Critical challenges remain in the centuries-old battles against infectious diseases, particularly as bacteria and viruses mutate and as the threat of bioterrorism grows. Responding to this need, America's biopharmaceutical research companies this year have 395 new medicines and vaccines in the pipeline to fight infectious diseases. All 395 are in later stages of development, meaning in clinical trials or under Food and Drug Administration (FDA) review.
“Infectious diseases continue to cause great human suffering, and the effort to conquer them is one of the greatest human endeavors”
Scientists have made huge strides against infectious diseases, which until the 1920s were the leading cause of death in the United States. Still, more than 9.5 million people worldwide die each year from infectious diseases. Of particular concern today are virulent forms of "super bugs" that have mutated and grown resistant to available antibiotics. Among medicines in development are those for resistant forms of tuberculosis and staph infections, according a new report, "Medicines in Development for Infectious Diseases 2010," prepared by the Pharmaceutical Research and Manufacturers of America (PhRMA).
"Infectious diseases continue to cause great human suffering, and the effort to conquer them is one of the greatest human endeavors," said PhRMA President and CEO John J. Castellani. "Many once-deadly diseases have been nearly wiped out or are effectively controlled thanks to medical progress, but much more needs to be done."
Some of the diseases targeted plague the developing world, while others threaten the lives of humans in every country, including the U.S. In Africa, for example, a child dies every 45 seconds of malaria. Six medicines and five vaccines for malaria are currently in development, according to the PhRMA report.
Scientists are also working to prevent, treat or cure other devastating diseases that mostly strike people in the developing world, such as the Ebola virus, dengue fever, yellow fever, typhoid and cholera.
Increasing attention is also being paid to "super bugs," like Methicillin-resistant Staphylococcus aureus (MRSA), that have spread throughout the world. In the U.S., two million drug-resistant infections are reported each year, causing great suffering and costing the health system up to $34 billion a year, according to the Infectious Disease Society.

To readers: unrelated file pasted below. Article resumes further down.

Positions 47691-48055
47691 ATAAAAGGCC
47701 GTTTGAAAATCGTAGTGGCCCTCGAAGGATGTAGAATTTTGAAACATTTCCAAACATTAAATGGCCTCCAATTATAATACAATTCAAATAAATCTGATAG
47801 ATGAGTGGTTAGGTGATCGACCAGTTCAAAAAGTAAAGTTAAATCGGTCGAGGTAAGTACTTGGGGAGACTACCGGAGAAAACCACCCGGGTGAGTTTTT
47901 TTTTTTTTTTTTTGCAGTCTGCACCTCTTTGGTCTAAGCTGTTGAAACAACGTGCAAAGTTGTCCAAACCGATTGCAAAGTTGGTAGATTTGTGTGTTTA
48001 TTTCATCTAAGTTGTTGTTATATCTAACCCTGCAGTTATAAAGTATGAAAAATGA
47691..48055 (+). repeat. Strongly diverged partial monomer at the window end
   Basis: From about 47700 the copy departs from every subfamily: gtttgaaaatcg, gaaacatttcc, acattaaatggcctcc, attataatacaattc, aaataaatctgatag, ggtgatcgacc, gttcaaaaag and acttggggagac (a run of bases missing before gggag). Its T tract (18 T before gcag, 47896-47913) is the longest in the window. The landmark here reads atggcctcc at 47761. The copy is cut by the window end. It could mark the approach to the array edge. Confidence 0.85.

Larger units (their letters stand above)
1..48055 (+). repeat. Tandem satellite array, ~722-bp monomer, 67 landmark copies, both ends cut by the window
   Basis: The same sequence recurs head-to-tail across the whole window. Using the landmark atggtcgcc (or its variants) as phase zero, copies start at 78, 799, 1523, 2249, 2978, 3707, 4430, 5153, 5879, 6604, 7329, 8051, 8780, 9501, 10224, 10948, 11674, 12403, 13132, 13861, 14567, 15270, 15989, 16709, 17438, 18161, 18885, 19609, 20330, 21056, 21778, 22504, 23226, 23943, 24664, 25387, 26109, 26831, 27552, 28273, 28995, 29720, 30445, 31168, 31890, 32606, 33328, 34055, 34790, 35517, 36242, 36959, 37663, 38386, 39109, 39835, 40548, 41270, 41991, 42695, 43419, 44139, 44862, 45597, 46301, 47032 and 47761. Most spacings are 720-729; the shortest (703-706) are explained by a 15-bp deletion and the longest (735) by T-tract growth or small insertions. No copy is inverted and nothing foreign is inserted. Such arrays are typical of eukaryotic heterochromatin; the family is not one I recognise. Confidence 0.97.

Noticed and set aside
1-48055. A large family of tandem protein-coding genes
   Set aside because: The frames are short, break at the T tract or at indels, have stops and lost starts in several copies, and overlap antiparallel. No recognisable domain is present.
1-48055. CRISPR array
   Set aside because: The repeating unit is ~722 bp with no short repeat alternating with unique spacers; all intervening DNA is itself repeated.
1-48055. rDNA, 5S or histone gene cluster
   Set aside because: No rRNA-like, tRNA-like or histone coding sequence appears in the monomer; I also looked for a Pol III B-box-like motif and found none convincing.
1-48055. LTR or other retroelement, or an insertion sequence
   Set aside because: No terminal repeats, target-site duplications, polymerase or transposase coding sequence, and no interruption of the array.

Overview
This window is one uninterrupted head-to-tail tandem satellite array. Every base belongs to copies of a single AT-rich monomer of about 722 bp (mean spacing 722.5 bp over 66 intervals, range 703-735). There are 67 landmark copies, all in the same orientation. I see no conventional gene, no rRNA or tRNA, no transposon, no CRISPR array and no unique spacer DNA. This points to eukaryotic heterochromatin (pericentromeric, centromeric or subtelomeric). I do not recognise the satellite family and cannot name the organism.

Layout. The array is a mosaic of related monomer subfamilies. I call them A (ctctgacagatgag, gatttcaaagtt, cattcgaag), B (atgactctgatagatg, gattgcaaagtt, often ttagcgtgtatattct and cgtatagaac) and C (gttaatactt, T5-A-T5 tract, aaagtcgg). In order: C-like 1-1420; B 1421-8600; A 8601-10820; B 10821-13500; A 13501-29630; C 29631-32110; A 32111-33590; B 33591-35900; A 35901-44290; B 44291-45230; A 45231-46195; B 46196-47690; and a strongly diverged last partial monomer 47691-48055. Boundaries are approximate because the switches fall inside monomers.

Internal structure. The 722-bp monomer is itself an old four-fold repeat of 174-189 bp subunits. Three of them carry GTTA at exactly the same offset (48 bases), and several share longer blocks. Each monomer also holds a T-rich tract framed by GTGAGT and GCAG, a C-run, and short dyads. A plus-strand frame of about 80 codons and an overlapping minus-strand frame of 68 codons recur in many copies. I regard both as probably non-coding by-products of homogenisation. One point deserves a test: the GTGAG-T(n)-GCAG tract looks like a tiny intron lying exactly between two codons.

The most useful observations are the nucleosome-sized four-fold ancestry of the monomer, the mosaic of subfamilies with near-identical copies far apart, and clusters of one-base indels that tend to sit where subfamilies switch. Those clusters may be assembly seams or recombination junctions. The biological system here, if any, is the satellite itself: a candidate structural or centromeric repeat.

Only two percent of staph infections in the U.S. were drug-resistant in 1974. The percentage jumped to 63% by 2004. Staph infections now kill more people in the U.S. than AIDS, according to the U.S. Centers for Disease Control and Prevention.
When staph bacteria spread to the bloodstream, a life-threatening illness known as sepsis can occur. Sepsis, which has increased by 91.3% over the last 10 years, is expected to kill 215,000 people in the U.S. this year.
Eighteen new medicines and vaccines to treat or prevent staph infections and sepsis are currently in development, according to the PhRMA report. Scientists also are developing treatments for infectious diseases as varied as herpes, rabies, meningitis and SARS.
A total of 145 vaccines are in development to prevent a variety of infections, including a number of forms of influenza. Additionally, 88 antibiotics and 96 antivirals are in development. Treatments for HIV infection are not included in the most recent report, but a 2009 survey identified 97 medicines and vaccines in testing for HIV/AIDS.
Of the 395 medicines and vaccines in the current report, 24 are on a "fast track" -- a process designed to facilitate the development and expedite the review of drugs to treat serious diseases and fill a critical, unmet medical need. The status is assigned by the FDA. "Fast track" medicines in development include those for hepatitis C, severe sepsis and pneumonia.
Scientists are also working to thwart the potential devastation of biological warfare agents. Ten separate treatments for anthrax and three for smallpox are in development. Although medical progress eradicated naturally occurring smallpox in humans worldwide by 1980, concerns remain that the virus could be used as a bioterrorism weapon.
Development of a new medicine or vaccine, from the laboratory to clinical trials to FDA approval, takes 10-15 years on average and costs $1.3 billion.